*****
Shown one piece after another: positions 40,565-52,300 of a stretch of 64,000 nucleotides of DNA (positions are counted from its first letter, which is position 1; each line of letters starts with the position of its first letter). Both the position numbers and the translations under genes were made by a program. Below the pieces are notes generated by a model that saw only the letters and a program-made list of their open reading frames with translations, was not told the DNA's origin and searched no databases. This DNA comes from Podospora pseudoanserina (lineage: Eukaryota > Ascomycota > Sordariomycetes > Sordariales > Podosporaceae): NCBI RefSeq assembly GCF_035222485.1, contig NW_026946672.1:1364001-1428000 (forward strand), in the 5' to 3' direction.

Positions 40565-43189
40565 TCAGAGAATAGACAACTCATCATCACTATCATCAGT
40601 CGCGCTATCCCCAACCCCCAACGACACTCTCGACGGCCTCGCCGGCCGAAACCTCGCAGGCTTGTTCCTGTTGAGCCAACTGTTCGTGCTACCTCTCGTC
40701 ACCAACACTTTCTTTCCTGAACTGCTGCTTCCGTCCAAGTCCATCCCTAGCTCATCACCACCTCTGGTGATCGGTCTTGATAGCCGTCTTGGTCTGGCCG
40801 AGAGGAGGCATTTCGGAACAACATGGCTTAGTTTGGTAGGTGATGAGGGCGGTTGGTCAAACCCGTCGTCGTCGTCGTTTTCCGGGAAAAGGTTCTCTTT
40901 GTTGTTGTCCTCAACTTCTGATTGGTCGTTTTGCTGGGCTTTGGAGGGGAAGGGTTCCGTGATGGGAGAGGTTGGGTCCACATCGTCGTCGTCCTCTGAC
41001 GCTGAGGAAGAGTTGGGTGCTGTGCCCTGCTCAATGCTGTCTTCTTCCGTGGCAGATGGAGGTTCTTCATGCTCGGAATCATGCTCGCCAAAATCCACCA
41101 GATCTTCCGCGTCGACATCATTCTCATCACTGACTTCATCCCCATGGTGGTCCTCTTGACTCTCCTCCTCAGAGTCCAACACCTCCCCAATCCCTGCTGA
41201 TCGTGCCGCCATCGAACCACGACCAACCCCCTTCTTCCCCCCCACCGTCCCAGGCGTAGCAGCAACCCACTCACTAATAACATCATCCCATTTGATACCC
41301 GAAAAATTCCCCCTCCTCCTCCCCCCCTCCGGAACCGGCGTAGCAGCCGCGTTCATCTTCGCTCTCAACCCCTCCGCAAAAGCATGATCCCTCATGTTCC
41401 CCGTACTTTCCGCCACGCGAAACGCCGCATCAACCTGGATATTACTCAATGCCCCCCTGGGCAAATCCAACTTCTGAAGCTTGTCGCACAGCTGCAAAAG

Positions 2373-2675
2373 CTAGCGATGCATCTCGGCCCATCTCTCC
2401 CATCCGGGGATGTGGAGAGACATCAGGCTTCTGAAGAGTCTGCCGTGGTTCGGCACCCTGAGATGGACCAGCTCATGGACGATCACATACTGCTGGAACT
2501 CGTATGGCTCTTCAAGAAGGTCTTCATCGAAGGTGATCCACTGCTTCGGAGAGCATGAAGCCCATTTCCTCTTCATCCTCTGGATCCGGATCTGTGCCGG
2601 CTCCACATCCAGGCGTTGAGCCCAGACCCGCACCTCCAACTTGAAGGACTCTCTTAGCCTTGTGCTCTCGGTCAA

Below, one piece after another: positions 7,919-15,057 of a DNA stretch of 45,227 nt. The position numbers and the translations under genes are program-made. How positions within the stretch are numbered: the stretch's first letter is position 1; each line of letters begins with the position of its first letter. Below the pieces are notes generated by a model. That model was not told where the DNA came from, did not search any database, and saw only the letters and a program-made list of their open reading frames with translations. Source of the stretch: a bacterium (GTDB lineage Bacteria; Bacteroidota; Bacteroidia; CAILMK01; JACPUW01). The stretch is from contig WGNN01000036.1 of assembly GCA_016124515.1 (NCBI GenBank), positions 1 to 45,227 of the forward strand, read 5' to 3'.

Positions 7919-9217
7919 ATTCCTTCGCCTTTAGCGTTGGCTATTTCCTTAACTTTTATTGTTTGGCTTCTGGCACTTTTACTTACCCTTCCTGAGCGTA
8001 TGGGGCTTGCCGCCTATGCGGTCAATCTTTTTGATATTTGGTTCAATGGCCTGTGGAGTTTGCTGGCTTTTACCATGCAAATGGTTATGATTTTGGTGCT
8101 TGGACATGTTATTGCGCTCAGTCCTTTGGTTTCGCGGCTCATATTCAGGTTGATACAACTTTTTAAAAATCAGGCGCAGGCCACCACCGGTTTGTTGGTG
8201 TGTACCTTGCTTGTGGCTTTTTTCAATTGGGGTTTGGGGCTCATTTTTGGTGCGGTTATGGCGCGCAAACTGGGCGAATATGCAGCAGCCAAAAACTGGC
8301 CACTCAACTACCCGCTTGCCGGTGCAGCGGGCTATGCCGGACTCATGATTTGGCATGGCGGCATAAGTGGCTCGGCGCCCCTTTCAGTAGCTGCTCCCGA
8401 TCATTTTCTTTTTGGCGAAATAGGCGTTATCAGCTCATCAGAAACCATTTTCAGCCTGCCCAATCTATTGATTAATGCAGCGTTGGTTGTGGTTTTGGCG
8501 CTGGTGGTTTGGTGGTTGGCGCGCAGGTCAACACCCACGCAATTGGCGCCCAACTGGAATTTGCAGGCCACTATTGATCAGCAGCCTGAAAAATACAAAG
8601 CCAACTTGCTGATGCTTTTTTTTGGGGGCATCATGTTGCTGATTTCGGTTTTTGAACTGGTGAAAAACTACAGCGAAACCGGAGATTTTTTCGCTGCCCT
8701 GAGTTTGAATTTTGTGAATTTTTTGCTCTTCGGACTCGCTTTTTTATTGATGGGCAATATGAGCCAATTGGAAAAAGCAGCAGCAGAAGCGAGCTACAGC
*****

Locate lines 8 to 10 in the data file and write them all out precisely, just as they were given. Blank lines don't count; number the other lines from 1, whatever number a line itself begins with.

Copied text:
41001 GCTGAGGAAGAGTTGGGTGCTGTGCCCTGCTCAATGCTGTCTTCTTCCGTGGCAGATGGAGGTTCTTCATGCTCGGAATCATGCTCGCCAAAATCCACCA
41101 GATCTTCCGCGTCGACATCATTCTCATCACTGACTTCATCCCCATGGTGGTCCTCTTGACTCTCCTCCTCAGAGTCCAACACCTCCCCAATCCCTGCTGA
41201 TCGTGCCGCCATCGAACCACGACCAACCCCCTTCTTCCCCCCCACCGTCCCAGGCGTAGCAGCAACCCACTCACTAATAACATCATCCCATTTGATACCC